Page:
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  1.  47
    Lessons and New Directions for Extended Cognition From Social and Personality Psychology.Joshua August Skorburg - 2017 - Philosophical Psychology:1-23.
    This paper aims to expand the range of empirical work relevant to the extended cognition debates. First, I trace the historical development of the person-situation debate in social and personality psychology and the extended cognition debate in the philosophy of mind. Next, I highlight some instructive similarities between the two and consider possible objections to my comparison. I then argue that the resolution of the person-situation debate in terms of interactionism lends support for an analogously interactionist conception of extended cognition. (...)
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  2.  16
    What Makes Delusions Pathological?Valentina Petrolini - 2017 - Philosophical Psychology:1-22.
    Bortolotti argues that we cannot distinguish delusions from other irrational beliefs in virtue of their epistemic features alone. Although her arguments are convincing, her analysis leaves an important question unanswered: What makes delusions pathological? In this paper I set out to answer this question by arguing that the pathological character of delusions arises from an executive dysfunction in a subject’s ability to detect relevance in the environment. I further suggest that this dysfunction derives from an underlying emotional imbalance—one that leads (...)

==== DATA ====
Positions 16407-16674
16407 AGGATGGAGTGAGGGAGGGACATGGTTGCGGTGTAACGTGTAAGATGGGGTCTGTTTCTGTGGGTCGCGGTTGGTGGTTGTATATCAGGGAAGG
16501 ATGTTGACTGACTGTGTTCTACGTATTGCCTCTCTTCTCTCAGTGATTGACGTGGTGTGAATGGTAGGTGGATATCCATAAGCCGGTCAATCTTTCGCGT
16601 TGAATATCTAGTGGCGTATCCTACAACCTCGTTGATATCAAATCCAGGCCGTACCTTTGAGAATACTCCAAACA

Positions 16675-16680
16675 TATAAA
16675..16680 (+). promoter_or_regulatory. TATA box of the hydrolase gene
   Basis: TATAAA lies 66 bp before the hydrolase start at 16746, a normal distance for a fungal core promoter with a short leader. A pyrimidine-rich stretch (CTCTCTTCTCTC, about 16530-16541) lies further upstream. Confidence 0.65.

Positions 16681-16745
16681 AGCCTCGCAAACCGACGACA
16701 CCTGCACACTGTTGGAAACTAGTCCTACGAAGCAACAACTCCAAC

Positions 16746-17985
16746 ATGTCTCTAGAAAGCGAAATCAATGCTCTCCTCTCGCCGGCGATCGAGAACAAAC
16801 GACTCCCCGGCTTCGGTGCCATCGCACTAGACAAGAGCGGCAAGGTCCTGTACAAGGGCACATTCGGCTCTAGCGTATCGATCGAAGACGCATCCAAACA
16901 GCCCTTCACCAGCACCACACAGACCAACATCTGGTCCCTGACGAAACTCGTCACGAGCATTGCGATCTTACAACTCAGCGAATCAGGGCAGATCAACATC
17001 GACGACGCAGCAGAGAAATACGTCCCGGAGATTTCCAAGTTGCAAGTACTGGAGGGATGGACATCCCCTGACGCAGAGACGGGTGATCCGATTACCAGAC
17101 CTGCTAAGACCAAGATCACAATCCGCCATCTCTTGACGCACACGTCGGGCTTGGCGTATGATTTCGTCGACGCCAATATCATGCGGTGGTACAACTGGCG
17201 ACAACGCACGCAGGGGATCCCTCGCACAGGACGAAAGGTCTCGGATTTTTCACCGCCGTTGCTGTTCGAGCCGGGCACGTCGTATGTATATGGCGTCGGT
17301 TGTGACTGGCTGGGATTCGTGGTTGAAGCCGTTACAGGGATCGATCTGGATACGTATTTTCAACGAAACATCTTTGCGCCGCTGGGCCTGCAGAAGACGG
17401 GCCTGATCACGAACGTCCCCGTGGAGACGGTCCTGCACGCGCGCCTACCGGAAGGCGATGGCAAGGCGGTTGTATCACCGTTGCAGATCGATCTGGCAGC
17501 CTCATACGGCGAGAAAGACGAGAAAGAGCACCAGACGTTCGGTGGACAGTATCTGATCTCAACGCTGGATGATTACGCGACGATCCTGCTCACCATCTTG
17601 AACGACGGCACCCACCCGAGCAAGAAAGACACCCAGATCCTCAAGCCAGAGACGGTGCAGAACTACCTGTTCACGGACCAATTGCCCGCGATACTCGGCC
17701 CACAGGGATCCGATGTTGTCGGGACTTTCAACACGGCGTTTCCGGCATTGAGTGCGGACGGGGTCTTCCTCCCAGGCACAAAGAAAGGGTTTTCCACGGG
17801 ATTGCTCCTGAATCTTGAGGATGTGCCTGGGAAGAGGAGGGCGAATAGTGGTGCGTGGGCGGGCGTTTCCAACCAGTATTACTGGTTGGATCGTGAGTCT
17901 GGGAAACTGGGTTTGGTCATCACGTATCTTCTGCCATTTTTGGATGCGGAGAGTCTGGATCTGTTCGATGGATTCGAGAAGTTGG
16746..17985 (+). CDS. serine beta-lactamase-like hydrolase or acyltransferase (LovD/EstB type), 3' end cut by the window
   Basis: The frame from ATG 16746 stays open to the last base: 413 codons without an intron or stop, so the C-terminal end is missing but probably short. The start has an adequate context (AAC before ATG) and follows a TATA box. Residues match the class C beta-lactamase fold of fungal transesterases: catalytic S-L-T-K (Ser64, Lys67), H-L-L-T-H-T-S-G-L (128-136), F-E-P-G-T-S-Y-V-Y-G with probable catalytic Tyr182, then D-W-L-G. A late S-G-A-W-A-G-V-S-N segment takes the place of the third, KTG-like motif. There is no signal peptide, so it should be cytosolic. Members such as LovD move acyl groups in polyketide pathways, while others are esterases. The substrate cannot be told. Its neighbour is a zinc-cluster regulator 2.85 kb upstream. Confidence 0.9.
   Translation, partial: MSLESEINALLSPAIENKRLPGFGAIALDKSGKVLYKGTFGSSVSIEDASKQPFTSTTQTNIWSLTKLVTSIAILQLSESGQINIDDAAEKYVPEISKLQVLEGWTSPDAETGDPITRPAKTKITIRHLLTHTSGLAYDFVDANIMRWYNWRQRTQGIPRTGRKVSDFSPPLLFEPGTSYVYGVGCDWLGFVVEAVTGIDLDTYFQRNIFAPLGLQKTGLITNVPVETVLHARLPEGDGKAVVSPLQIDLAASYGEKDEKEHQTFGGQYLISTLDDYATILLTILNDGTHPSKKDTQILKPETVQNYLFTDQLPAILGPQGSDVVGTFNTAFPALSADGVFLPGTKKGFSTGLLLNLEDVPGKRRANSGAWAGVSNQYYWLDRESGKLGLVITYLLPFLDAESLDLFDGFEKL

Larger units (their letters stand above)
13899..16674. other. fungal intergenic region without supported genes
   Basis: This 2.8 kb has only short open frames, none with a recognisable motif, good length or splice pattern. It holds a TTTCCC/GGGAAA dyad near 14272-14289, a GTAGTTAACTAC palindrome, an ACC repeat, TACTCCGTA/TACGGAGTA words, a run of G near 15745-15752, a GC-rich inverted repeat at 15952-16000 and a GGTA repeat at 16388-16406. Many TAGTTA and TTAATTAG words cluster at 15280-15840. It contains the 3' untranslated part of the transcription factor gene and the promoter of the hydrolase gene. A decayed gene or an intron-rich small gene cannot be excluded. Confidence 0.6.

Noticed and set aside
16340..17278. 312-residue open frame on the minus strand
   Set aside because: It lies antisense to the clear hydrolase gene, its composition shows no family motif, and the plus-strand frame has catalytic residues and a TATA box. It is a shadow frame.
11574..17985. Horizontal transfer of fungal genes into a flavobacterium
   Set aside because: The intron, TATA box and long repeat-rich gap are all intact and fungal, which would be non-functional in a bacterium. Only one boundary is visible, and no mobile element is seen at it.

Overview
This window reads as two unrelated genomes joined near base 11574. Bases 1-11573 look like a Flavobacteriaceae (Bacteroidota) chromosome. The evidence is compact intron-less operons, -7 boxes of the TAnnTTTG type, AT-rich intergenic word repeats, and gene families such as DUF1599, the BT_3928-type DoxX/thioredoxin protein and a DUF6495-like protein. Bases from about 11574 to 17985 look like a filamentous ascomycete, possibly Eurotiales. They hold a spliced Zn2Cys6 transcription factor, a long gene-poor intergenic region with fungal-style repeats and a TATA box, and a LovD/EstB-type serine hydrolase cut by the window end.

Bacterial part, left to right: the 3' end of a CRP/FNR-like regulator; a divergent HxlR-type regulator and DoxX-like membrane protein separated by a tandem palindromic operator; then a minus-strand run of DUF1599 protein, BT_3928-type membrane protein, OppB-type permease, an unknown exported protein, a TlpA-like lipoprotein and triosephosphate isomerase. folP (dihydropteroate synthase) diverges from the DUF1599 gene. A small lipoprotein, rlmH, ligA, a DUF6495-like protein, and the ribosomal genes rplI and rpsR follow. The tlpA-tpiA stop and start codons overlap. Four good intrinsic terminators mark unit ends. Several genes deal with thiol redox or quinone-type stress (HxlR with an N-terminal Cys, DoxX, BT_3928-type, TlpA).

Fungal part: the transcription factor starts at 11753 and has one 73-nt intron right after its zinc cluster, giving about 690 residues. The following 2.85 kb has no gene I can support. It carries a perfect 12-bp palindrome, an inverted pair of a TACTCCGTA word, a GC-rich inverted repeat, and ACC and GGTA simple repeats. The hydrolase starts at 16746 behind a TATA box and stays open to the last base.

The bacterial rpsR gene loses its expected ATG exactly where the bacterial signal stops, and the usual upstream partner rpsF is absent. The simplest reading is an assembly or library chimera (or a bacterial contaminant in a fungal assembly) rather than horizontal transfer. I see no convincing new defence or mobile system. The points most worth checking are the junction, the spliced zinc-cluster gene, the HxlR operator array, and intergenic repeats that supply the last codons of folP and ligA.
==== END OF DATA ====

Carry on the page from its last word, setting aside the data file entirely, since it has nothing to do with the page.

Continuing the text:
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  3.  4
    Why Emotion Recognition Is Not Simulational.Yousefi Heris Ali - 2017 - Philosophical Psychology:1-20.
    According to a dominant interpretation of the simulation hypothesis, in recognizing an emotion we use the same neural processes used in experiencing that emotion. This paper argues that the view is fundamentally misguided. I will examine the simulational arguments for the three basic emotions of fear, disgust, and anger and argue that the simulational account relies strongly on a narrow sense of emotion processing which hardly squares with evidence on how, in fact, emotion recognition is processed. I contend that the (...)
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